How carols can reach both to the heart - but to new audiences too
Christmas music, usually in the form of carols (or what we generally refer to as carols), is perhaps the classical music most heard, by the most people. (By ‘Christmas music’ I’m willfully ignoring the infuriatingly ubiquitous pop songs of the genre, which are currently serenading shoppers throughout the land). The reasons are many, and foremost among them is that the music is often wonderful.
Many carols are of course from the 19th century, even if the tunes are older, and evoke for us the kind of Christmas which owes far more to Dickens than a Middle-Eastern nativity. But even if they do, what of it? Our great churches mostly draw on classical antiquity or Gothic architecture for inspiration, rather than the biblical Holy Land, and are no less inspiring for it. If holly, ivy, candles and choruses best communicate the Christmas message of peace, love and hope, then so be it. Another reason is that, more than any other time, Christmas causes us to reflect on these things collectively, and there are precious few shared, collective experiences in society today. And entwined with all that, like tinsel around a tree, is nostalgia, for childhood, for family and friends present and past. All this somehow places us in touching distance of something we may not fully understand, but know to be good. And few things get us there so well as the likes of Once in Royal echoing in a chapel otherwise holding its breath, or In the Bleak Midwinter, leading us from the foul winds outside towards a moving meditation on the humility of love.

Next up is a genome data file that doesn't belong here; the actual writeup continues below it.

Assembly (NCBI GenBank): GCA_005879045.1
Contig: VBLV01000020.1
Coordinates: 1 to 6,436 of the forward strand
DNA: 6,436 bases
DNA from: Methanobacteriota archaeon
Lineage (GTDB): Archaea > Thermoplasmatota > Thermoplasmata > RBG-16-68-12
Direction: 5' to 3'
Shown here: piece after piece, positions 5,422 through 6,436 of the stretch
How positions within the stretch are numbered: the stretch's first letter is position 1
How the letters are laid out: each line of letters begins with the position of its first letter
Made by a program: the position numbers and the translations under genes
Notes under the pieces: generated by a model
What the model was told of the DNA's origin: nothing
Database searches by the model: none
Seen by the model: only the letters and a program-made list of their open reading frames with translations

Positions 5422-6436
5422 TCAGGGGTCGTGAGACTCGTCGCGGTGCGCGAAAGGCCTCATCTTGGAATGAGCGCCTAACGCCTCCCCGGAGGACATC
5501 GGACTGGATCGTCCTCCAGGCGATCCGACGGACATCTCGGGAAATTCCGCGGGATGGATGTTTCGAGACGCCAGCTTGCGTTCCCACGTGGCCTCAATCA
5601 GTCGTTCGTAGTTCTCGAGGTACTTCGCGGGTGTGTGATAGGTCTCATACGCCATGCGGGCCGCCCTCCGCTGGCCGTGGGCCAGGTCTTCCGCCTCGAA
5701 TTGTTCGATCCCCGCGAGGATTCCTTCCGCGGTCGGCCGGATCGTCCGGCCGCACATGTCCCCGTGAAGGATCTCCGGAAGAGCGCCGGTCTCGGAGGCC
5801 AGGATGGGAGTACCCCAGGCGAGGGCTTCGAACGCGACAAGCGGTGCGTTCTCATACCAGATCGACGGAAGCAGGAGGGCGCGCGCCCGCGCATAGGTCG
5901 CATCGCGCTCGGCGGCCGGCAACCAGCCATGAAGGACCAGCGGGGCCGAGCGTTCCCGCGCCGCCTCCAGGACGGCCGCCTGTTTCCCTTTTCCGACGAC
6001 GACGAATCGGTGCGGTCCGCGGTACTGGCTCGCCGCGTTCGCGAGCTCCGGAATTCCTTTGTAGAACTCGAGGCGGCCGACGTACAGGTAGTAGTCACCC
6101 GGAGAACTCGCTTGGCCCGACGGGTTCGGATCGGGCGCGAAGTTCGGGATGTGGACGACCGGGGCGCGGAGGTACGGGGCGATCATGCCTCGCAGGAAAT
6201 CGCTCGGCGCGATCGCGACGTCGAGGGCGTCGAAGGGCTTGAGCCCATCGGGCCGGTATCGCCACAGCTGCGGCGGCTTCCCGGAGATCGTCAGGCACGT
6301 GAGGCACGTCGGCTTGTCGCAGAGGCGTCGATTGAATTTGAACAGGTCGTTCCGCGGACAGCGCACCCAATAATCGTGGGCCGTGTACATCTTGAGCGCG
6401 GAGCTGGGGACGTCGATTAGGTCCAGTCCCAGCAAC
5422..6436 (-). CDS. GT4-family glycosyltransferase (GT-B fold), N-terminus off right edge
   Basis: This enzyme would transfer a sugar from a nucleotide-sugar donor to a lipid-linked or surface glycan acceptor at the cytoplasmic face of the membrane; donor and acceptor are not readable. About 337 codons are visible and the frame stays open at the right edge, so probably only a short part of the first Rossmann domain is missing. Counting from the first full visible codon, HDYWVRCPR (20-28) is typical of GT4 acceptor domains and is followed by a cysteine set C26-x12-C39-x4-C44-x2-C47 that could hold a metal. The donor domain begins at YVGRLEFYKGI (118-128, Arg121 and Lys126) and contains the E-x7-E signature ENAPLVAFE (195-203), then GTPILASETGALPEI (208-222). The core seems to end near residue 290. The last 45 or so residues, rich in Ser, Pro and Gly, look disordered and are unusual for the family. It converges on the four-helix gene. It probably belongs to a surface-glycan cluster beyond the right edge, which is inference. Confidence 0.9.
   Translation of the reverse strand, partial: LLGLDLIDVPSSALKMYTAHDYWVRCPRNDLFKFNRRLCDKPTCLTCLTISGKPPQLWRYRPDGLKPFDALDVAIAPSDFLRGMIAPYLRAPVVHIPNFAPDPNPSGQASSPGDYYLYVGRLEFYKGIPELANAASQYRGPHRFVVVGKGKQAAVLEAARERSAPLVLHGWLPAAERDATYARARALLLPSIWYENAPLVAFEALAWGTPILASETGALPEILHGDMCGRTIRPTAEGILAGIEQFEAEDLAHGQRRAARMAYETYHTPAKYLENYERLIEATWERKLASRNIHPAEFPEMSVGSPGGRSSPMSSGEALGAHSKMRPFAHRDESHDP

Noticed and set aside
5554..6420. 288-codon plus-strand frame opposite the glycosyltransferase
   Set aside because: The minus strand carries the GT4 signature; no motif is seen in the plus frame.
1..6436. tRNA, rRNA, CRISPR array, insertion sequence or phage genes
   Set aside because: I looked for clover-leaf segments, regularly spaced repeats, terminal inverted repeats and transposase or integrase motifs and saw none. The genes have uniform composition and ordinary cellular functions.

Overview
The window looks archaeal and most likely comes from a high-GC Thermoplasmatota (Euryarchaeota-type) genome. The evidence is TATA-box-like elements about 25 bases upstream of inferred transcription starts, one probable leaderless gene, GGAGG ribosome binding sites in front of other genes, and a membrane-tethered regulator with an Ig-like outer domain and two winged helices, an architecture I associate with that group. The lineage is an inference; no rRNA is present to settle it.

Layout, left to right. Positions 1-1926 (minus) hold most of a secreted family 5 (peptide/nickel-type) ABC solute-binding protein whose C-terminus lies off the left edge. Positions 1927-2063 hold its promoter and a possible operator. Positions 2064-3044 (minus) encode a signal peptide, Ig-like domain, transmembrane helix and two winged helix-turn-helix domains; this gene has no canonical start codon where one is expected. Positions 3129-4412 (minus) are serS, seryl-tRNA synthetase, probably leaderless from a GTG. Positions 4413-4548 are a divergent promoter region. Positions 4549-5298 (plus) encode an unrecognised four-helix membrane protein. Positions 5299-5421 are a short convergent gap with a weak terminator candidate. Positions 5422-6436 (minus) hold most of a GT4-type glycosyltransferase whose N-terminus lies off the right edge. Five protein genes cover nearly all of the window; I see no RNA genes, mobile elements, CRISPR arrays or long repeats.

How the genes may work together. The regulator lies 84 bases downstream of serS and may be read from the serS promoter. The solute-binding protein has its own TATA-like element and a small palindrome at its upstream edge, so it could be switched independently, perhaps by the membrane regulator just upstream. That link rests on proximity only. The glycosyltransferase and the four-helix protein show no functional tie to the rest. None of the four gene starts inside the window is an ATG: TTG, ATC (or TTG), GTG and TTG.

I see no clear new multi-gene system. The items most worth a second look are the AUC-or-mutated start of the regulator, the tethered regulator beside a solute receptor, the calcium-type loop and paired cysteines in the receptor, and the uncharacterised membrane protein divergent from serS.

I’ve digressed slightly, but only to ponder the popularity of Christmas music, for it serves another important role, too, for those of us who love classical music, specifically here choral music. It finds an audience far beyond the stalls or pews of those who normally hear it. There are few occasions when classical music is afforded the attention of wider society: the BBC Proms is one, and I might suggest our annual Gramophone Awards does its bit too. But nothing rivals Christmas in this regard: the Festival of Nine Lessons and Carols from King’s, Cambridge, most of all perhaps, when measured in sheer numbers of listeners. But even more important than this are those who might find themselves actually at a service, joining in carols, but between that, hearing a choir singing something complex and beautiful, perhaps for the first time. Or marvelling at an invigorating organ voluntary shaking the stone work, while the congregation becomes slowly aware of the smell of mince pies and mulled wine awaiting at the back.
Music needs to take all opportunities to reach out, and we all have a role to play. So turn on the radio when Nine Lessons and Carols is broadcast for your Christmas visitors less acquainted with choral music to hear. Buy them one of our recommended Christmas recordings as a gift. Invite a friend along to a carol service – and who knows where it will lead? At the very least, you can enjoy sharing stories of the year past over the mince pies and mulled wine, and that’s part of the spirit of the season too. A very happy Christmas to you all.